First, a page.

However, Aronoff points out, Masorti is instrumental in making the Azarat Yisroel, the egalitarian prayer space, vibrant and active. “Every single day, people are conducting egalitarian prayer at the Azarat Yisroel site.” But this is not to be confused with a designated place for women-only minyanim at the Kotel.

It is evident that the restrictions on egalitarian and women-only prayer in a public space is discriminatory. Kirschner, Neshot Hakotel’s communications director, pointed out that “there is no ‘designated prayer space’ for us established at the Kotel on a regular basis.” There is a space carved out by “the metal barriers (the ‘cage,’ as we call it) that the Western Wall Heritage Foundation will typically set up and demand we enter and remain in for the duration of our prayer and claim that we must agree to ‘waive our right to protection’ by the Western Wall Heritage Foundation guards if we refuse to enter. It is usually set up on the very margin, a significant distance from the Kotel itself.

“We should not have to choose between our dignity and our safety.”

The issue of accessibility at the Kotel for all Jews is part of a larger struggle. The rites of life passage are affected as well, with control of weddings and conversions under the designated management of the right-wing Orthodox. Tales of Israeli soldiers killed in battle defending the country who were excluded from Jewish cemeteries are galling. Rabbi Michael Boyden of Hod Hasharon’s Reform congregation Kehilat Yonatan expressed his frustration with the Heritage Foundation’s discriminatory policies. “In the Six Day War, 182 Israeli soldiers died taking back Jerusalem and liberating the Wall, and not one was charedi,” he said.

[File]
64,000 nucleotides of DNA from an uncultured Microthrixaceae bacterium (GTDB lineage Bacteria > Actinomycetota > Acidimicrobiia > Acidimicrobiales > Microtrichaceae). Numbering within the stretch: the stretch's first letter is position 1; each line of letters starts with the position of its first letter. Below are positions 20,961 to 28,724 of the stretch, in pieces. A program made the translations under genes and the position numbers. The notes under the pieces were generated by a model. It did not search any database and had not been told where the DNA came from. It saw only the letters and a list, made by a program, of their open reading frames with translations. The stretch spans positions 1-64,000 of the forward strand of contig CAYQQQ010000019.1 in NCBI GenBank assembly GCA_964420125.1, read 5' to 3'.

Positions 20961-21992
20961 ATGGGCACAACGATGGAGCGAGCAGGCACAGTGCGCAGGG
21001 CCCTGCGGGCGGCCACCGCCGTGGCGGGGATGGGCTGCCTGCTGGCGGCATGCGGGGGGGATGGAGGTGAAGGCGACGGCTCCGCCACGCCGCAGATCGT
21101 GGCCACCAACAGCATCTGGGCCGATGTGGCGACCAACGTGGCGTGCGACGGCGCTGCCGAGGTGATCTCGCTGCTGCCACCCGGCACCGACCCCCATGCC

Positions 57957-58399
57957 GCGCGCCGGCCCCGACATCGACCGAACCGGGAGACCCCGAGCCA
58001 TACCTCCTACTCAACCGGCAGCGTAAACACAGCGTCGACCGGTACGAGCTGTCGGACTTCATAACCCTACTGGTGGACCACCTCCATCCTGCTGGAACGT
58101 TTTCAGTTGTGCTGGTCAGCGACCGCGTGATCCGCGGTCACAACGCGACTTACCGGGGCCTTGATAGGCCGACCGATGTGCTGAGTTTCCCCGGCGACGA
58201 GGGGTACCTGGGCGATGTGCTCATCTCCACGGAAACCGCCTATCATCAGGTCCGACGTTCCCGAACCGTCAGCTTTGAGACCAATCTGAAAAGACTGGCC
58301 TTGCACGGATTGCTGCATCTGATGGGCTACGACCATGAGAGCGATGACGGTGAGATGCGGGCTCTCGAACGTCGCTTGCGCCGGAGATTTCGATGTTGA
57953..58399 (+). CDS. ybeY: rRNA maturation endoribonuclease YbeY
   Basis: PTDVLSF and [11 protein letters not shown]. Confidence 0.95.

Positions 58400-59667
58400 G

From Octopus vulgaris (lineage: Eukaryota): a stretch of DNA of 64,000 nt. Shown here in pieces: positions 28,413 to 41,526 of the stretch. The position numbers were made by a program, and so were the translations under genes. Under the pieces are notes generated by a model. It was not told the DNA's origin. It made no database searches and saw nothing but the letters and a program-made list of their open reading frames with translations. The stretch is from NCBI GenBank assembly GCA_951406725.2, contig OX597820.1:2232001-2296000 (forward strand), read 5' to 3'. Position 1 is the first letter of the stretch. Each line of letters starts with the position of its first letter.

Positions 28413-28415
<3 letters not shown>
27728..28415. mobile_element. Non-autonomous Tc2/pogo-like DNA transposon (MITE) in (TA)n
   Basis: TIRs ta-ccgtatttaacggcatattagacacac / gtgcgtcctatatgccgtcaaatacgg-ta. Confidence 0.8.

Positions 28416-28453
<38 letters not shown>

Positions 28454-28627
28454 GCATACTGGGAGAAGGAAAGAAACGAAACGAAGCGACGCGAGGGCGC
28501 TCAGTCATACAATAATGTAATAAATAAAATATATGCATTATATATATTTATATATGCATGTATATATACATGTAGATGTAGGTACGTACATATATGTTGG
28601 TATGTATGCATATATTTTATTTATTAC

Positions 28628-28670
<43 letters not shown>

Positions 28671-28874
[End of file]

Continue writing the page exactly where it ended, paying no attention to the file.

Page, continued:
There are three elements that are important to enabling non-Orthodox services at the Western Wall: accessibility, visibility, and independence. The Wall is, after all, not a synagogue. It is a holy site — regarded as Judaism’s holiest — and should not be in the control of any one single faction.

Last Shabbat fell on the 17th of Tammuz, the day commemorating the Romans’ breach of the Temple walls, which led, three weeks later, to the destruction of Jerusalem and the Temple. Our tradition holds that the calamity was a result of baseless hatred among Jewish factions. Perhaps it also serves as a metaphor for the violence and antipathy that takes place at the Kotel every Rosh Chodesh.

Jews worldwide take pride in proclaiming that Israel is the only democracy in the Middle East. If this trope means anything, it must mean respecting the rights of the individual in the face of authoritarianism. As Elizabeth Kirschner told me, “we are fighting for all Jews to be able to come here and feel that they belong here, too.”

Norman Levin is a retired synagogue executive director. He also was the marketing director at the  Jewish Federation of Central New Jersey.